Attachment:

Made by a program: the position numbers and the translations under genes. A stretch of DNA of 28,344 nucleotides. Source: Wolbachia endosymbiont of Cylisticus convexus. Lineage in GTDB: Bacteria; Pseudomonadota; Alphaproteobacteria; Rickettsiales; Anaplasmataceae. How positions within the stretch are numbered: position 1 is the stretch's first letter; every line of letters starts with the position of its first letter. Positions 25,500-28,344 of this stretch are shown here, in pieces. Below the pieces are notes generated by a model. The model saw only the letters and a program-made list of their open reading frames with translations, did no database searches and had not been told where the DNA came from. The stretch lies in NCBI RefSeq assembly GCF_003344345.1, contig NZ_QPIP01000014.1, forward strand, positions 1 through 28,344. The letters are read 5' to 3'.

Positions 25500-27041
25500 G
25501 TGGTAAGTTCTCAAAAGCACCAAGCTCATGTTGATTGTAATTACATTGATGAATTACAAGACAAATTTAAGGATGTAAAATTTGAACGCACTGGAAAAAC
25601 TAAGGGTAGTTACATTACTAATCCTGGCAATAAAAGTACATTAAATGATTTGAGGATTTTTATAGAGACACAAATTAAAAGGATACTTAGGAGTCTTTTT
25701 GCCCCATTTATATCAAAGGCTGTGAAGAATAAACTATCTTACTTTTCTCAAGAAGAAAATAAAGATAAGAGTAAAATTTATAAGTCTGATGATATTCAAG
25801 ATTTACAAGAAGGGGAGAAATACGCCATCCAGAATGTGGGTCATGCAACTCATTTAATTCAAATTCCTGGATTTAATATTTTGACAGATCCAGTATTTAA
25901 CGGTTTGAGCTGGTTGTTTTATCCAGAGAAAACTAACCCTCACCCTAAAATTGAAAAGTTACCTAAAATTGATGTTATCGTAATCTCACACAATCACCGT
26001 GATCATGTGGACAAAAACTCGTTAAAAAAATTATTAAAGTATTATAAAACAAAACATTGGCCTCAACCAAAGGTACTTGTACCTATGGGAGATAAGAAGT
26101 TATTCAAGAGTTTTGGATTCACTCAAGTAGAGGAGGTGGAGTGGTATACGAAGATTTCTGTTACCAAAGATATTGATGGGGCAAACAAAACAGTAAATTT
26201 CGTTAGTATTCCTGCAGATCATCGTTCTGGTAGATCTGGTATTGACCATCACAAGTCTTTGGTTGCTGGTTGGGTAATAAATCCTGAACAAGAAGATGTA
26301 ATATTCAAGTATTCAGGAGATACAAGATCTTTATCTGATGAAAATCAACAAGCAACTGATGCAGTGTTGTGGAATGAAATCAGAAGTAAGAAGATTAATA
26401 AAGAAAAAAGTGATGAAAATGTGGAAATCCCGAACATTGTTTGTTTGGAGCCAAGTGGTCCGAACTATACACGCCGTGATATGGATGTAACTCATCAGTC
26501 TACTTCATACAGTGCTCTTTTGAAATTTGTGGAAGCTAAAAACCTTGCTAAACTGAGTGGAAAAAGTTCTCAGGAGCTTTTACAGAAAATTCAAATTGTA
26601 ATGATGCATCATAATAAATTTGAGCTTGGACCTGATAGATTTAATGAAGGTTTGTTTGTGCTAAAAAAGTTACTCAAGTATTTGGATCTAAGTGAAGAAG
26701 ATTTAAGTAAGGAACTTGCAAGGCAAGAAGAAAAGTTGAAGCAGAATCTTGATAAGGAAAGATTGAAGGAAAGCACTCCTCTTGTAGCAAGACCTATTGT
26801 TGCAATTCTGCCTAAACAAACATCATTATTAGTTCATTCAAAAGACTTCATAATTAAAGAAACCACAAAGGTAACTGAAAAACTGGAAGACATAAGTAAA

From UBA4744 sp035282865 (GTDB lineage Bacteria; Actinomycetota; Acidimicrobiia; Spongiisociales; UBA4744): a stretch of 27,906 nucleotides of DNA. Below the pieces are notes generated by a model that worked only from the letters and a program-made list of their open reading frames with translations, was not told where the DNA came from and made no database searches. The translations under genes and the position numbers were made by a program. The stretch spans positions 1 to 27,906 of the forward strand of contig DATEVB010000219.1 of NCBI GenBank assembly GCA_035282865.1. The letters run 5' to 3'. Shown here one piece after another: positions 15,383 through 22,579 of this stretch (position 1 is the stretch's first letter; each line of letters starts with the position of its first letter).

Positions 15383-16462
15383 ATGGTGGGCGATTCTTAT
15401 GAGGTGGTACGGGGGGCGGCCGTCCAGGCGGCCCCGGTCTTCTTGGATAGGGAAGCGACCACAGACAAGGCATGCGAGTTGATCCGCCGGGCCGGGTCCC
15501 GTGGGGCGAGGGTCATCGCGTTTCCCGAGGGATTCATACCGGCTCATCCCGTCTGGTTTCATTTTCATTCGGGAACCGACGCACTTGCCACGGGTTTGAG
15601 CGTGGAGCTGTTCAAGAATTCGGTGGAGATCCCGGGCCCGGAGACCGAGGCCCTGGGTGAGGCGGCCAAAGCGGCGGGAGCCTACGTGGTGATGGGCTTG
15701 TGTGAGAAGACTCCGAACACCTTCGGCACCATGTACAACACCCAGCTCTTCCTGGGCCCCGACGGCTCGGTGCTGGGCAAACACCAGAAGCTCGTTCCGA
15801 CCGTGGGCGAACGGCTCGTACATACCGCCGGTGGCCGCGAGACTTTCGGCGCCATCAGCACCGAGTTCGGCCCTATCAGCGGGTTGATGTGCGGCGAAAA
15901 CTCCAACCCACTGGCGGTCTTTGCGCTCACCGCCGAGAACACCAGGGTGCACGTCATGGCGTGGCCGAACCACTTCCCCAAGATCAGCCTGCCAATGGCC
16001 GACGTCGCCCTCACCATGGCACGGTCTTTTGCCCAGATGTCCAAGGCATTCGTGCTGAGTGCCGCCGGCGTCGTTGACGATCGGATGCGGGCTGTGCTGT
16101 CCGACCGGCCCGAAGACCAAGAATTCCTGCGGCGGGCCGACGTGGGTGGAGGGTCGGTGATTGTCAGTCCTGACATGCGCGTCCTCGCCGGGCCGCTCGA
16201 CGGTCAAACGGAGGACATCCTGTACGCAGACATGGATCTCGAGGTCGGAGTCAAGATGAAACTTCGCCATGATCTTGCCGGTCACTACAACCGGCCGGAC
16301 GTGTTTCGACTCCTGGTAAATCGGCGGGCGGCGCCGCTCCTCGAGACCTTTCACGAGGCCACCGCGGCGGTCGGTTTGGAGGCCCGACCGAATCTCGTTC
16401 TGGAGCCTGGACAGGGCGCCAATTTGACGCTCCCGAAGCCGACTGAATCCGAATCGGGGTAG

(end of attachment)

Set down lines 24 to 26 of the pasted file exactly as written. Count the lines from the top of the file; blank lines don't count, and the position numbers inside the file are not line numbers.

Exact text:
15701 TGTGAGAAGACTCCGAACACCTTCGGCACCATGTACAACACCCAGCTCTTCCTGGGCCCCGACGGCTCGGTGCTGGGCAAACACCAGAAGCTCGTTCCGA
15801 CCGTGGGCGAACGGCTCGTACATACCGCCGGTGGCCGCGAGACTTTCGGCGCCATCAGCACCGAGTTCGGCCCTATCAGCGGGTTGATGTGCGGCGAAAA
15901 CTCCAACCCACTGGCGGTCTTTGCGCTCACCGCCGAGAACACCAGGGTGCACGTCATGGCGTGGCCGAACCACTTCCCCAAGATCAGCCTGCCAATGGCC